Jamaica National Building Society (JNBS) says it stands to lose J$1.2 billion from its participation in the National Debt Exchange (NDX).
The projected loss is close to J$1.3 billion that the society said it lost under the first debt swap three years ago, the JDX, according to information conveyed to JNBS members at a meeting in Kingston on Tuesday.
JNBS General Manager Earl Jarrett also advised the meeting that the Government has not paid over J$2.3 billion of withholding tax that is owed to the building society from the first debt swap.
"As a holder of substantial amounts of government bonds, financial institutions such as Jamaica National will receive significantly less interest than contracted on our investments," Jarrett said.
"Because interest payments represent a significant portion of expenses for financial institutions, this will translate into a lowering of interest rates on savings," he said.
According to Bank of Jamaica data, JNBS has at least J$20 billion invested in Government of Jamaica securities.
Jarrett also said pension funds generally will be negatively impacted by NDX and beneficiaries can expect to receive smaller pensions because of the lower returns on GOJ securities.
Specifically, the pension funds managed by Jamaica National is projected to see interest income decline by US$15,000 on the US dollar portfolio, J$33 million on the Jamaican fixed-rate portfolio and J$3.3 million on the variable-rate Jamaican dollar portfolio, he said.
Jarrett said Jamaica National was one of the last entities to agree to participate in the debt swap.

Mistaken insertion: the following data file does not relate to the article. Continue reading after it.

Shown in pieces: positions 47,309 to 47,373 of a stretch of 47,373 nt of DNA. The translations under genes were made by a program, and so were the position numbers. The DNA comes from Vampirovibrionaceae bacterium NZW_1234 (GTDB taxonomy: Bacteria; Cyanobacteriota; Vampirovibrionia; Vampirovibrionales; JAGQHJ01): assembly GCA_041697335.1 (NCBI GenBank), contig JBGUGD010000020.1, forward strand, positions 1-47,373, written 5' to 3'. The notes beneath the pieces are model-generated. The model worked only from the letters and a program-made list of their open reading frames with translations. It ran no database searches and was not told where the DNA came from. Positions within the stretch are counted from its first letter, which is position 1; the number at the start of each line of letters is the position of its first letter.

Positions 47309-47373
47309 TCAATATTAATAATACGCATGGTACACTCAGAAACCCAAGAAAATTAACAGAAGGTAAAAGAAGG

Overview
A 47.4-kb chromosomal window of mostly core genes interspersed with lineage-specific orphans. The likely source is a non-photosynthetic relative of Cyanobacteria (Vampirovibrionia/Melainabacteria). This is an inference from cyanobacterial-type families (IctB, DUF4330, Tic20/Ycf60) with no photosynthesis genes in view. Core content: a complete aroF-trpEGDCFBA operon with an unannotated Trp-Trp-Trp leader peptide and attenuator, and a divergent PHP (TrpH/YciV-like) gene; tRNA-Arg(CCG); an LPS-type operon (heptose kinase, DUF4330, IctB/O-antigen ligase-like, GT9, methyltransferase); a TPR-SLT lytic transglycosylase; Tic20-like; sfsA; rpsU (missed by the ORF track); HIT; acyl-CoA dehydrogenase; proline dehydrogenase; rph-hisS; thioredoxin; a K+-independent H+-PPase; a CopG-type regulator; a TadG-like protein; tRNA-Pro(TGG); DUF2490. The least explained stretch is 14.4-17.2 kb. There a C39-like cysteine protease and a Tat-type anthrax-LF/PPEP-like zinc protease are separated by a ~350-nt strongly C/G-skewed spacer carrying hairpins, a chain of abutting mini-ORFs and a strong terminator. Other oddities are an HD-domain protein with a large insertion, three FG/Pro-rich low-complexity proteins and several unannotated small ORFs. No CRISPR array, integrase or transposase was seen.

"And because we are conscious of the fact that we are the trustees of your funds and that of more than 700,000 other persons, it was only at the very last moment that we committed ourselves to this process. And, in doing so, we said now as we did then, (at the first debt swap) that it is important that we understand what the plan is for Jamaica for the sake of our members," he said.
The NDX swapped out approxi-mately J$660 billion of GOJ securities for bonds with reduced coupon rates. The Government aims to save J$17 billion annually from the exchange. It says those savings should lead to a reduction in the debt-to-GDP ratio from 140 per cent now to 95 per cent in 2020.
Jarrett said the Government needs to be held accountable by the public to ensure that it delivers on its promises.
A watchdog committee has already been set up to ensure that the current commitments are honoured, he told JNBS members.